Today is Epiphany, or Día de los Reyes, the day we remember the magi’s visit to Jesus. I came across this poem yesterday by Jan Richardson, whose work I love (see her Ash Wednesday poem “Blessing the Dust” or her “Blessing for Waiting“, which I used during Advent).
Wise women also came.
The fire burned in their wombs long before they saw the flaming star in the sky.
They walked in shadows, trusting the path would open under the light of the moon.
Wise women also came, seeking no directions, no permission from any king.
They came by their own authority, their own desire, their own longing.
They came in quiet, spreading no rumours, sparking no fears to lead to innocents’ slaughter,
to their sister Rachel’s inconsolable lamentations.
Wise women also came, and they brought useful gifts:
water for labour’s washing, fire for warm illumination, a blanket for swaddling.
Wise women also came, at least three of them,
holding Mary in the labour,
crying out with her in the birth pangs,
breathing ancient blessings into her ear.
Wise women also came, and they went, as wise women always do, home a different way.
The art piece above was also done by Jan Richardson, and you can order the print (and see more of her work) by clicking on it.
Kaj Munk was a Danish playwright and Lutheran pastor, martyred during the German occupation of Denmark. He was killed by the Gestapo on this day in 1944. His words ring true for us today as they did seven decades ago:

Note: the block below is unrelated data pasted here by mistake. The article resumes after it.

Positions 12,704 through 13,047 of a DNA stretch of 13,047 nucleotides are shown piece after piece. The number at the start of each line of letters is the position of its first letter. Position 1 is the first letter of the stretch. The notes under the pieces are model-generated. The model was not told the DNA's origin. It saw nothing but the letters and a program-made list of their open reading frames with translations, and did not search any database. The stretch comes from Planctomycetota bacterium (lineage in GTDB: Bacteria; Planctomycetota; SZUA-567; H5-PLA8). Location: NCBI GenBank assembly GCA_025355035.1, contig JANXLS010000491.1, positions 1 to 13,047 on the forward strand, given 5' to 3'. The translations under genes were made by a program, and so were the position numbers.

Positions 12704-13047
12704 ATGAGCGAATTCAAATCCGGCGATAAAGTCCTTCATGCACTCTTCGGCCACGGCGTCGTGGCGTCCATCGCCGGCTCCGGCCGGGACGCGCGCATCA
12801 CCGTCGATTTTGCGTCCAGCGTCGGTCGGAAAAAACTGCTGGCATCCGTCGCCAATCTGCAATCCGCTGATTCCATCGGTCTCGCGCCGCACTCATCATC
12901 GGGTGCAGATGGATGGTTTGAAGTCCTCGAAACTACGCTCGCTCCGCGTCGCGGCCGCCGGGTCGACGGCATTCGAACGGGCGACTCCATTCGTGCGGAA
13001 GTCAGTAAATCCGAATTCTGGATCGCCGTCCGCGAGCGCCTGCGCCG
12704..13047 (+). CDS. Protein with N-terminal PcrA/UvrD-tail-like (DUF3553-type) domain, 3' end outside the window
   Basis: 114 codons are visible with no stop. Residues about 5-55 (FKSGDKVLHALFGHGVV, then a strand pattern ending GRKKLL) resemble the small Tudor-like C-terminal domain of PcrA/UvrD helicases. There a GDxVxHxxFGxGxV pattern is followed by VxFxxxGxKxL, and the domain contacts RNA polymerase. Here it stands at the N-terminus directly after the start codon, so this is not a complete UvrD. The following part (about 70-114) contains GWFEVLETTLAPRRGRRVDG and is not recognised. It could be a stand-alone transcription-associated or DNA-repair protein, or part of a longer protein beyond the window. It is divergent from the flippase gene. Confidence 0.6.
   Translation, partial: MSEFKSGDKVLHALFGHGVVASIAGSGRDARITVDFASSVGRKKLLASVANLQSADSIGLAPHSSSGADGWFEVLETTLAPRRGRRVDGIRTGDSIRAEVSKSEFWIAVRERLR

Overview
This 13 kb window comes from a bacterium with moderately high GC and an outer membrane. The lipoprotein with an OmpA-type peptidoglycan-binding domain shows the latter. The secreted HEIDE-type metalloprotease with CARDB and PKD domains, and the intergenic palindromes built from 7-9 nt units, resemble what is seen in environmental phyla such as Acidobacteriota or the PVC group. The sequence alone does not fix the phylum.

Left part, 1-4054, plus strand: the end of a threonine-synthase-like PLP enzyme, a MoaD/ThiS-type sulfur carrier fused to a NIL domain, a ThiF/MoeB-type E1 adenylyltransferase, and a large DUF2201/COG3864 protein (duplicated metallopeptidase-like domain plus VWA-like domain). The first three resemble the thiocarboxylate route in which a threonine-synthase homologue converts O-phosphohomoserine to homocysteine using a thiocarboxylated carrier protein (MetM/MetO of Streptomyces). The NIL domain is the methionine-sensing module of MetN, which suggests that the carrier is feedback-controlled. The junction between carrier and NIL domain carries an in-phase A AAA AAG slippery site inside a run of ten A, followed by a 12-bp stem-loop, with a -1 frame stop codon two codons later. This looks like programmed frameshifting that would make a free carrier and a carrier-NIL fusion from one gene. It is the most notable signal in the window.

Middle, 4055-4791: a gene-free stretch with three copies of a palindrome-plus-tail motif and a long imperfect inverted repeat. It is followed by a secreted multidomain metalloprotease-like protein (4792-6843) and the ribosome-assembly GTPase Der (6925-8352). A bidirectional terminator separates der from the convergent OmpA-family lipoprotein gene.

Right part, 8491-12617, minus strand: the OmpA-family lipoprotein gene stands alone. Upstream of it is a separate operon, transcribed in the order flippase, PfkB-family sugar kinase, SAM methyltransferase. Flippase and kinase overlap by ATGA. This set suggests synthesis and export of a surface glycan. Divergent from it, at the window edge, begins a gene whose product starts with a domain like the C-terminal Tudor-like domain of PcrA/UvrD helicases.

What is, therefore, our task today?
Shall I answer: “Faith, hope, and love”?
That sounds beautiful.
But I would say—courage.
No, even that is not challenging enough to be the whole truth.
Our task today is recklessness.
For what we Christians lack is not psychology or literature,
we lack a holy rage.
The recklessness that comes
from the knowledge of God and humanity.
The ability to rage when justice lies prostrate on the streets …
and when the lie rages across the face of the earth—
a holy anger about things that are wrong in the world.
To rage against the ravaging of God’s earth,
and the destruction of God’s world.
To rage when little children must die of hunger,
when the tables of the rich are sagging with food.
To rage at the senseless killing of so many,
and against the madness of militaries.
To rage at the lie that calls
the threat of death and the strategy of destruction
To rage against complacency.
To restlessly seek that recklessness
that will challenge and seek to change human history
until it conforms with the norms
of the Kingdom of God.